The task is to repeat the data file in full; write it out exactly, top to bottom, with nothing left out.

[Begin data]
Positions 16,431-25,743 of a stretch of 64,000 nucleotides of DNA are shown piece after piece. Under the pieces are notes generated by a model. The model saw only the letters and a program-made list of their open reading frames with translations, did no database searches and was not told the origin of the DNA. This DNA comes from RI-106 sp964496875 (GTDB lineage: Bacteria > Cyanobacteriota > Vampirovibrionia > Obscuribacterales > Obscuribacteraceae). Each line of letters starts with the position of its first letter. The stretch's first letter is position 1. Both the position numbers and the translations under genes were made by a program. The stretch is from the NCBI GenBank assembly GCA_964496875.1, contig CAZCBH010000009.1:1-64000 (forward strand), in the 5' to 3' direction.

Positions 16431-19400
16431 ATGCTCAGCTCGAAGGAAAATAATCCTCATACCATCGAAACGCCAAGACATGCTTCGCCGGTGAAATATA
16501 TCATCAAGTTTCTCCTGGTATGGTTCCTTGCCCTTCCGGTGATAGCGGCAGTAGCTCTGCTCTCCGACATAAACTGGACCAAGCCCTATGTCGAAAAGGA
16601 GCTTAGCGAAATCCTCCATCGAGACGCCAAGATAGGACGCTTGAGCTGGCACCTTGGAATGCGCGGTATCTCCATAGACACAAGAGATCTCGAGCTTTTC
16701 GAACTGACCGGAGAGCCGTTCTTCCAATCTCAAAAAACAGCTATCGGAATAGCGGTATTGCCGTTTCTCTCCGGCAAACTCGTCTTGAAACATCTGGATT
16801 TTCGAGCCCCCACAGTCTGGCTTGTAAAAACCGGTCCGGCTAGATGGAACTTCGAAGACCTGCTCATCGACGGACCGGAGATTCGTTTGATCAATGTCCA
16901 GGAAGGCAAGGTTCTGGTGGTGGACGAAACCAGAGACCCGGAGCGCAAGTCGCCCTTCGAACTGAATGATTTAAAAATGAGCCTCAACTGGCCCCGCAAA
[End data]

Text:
Positions 16,431-25,743 of a stretch of 64,000 nucleotides of DNA are shown piece after piece. Under the pieces are notes generated by a model. The model saw only the letters and a program-made list of their open reading frames with translations, did no database searches and was not told the origin of the DNA. This DNA comes from RI-106 sp964496875 (GTDB lineage: Bacteria > Cyanobacteriota > Vampirovibrionia > Obscuribacterales > Obscuribacteraceae). Each line of letters starts with the position of its first letter. The stretch's first letter is position 1. Both the position numbers and the translations under genes were made by a program. The stretch is from the NCBI GenBank assembly GCA_964496875.1, contig CAZCBH010000009.1:1-64000 (forward strand), in the 5' to 3' direction.

Positions 16431-19400
16431 ATGCTCAGCTCGAAGGAAAATAATCCTCATACCATCGAAACGCCAAGACATGCTTCGCCGGTGAAATATA
16501 TCATCAAGTTTCTCCTGGTATGGTTCCTTGCCCTTCCGGTGATAGCGGCAGTAGCTCTGCTCTCCGACATAAACTGGACCAAGCCCTATGTCGAAAAGGA
16601 GCTTAGCGAAATCCTCCATCGAGACGCCAAGATAGGACGCTTGAGCTGGCACCTTGGAATGCGCGGTATCTCCATAGACACAAGAGATCTCGAGCTTTTC
16701 GAACTGACCGGAGAGCCGTTCTTCCAATCTCAAAAAACAGCTATCGGAATAGCGGTATTGCCGTTTCTCTCCGGCAAACTCGTCTTGAAACATCTGGATT
16801 TTCGAGCCCCCACAGTCTGGCTTGTAAAAACCGGTCCGGCTAGATGGAACTTCGAAGACCTGCTCATCGACGGACCGGAGATTCGTTTGATCAATGTCCA
16901 GGAAGGCAAGGTTCTGGTGGTGGACGAAACCAGAGACCCGGAGCGCAAGTCGCCCTTCGAACTGAATGATTTAAAAATGAGCCTCAACTGGCCCCGCAAA